As part of my personal #keepinglocalalive mission – and fondness for such beers – when I spotted Black Arts were releasing a couple of fascinating sounding barrel-aged blends, I leapt onto their site and placed an order. This was followed by a message to brewery co-founder Joshua Murnane to check how wide the release was and, thus, whether it was worth writing about them for the site. It transpired there was just a few dozen of each...
Still, we figured it was worth sending thoughts into the ether, as much as anything as a reminder of just what he and Michael Leslie are up to at their tiny Williamstown home. What's more, the situation meant I could wait to try them at leisure rather than cracking, pondering and describing as soon as they arrived. Which turned out to be a rather good move.
The West Coast Bière de Coupage is, as the name suggests, a blend of West Coast IPA and their golden sour. It's one in which the latter contributes the greater part of the experience, one that's oaky, dry, delicate and balanced. Sure, there's a fruitiness and a little resin wrapped around that dry finish, but the pleasure here comes more from the well-integrated acid, the pleasantly building horse blanket funk on the nose and, most of all, its lovely structure.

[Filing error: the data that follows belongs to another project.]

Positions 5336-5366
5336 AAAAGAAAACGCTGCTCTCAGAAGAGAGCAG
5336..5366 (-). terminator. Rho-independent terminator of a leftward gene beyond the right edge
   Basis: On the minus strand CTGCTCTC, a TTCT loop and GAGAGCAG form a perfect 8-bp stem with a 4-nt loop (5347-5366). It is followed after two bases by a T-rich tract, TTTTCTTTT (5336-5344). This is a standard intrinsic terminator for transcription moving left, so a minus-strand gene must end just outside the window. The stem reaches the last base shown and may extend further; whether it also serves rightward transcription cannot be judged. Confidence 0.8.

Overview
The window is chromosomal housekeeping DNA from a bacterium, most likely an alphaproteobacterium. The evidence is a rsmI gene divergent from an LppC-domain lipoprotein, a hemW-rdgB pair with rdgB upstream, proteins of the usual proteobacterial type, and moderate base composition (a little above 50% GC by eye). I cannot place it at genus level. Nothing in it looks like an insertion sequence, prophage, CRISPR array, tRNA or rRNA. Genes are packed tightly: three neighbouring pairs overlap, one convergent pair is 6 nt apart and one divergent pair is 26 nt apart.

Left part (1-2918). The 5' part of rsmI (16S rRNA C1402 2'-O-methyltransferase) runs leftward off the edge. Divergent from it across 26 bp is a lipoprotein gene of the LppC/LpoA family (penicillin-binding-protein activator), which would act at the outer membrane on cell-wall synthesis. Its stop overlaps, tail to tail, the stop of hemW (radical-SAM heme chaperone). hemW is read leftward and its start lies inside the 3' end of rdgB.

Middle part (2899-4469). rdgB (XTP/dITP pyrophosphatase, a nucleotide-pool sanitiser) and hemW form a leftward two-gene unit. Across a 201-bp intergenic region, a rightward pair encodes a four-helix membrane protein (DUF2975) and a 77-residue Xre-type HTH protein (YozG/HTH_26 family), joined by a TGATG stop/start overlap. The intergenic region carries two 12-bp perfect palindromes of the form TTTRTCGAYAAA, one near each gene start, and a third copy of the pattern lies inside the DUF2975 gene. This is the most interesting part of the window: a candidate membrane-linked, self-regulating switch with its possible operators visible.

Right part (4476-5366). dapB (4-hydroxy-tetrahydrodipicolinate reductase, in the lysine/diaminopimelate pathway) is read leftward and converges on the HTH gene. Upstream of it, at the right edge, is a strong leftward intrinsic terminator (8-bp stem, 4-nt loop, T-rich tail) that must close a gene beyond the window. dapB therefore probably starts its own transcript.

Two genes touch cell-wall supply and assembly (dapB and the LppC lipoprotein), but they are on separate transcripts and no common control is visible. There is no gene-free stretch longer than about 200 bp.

The Red Wild Ale with Fresh Orange is Negroni-inspired and features a blend of liquids up to 24 months in age plus said oranges. There's much which hints at the cocktail that was the duo's starting point – even the carbonation is kept low – in a beer that unfurls each time you pour the murky russet-hued liquid into your glass. There's those Flanders red-esque aged, oaky, rich malts, flashes of anise and cola, a broad, vinous acidity and a leathery dryness too. As it warms, it's reminiscent of another non-beer beverage too: a lower ABV fortified wine.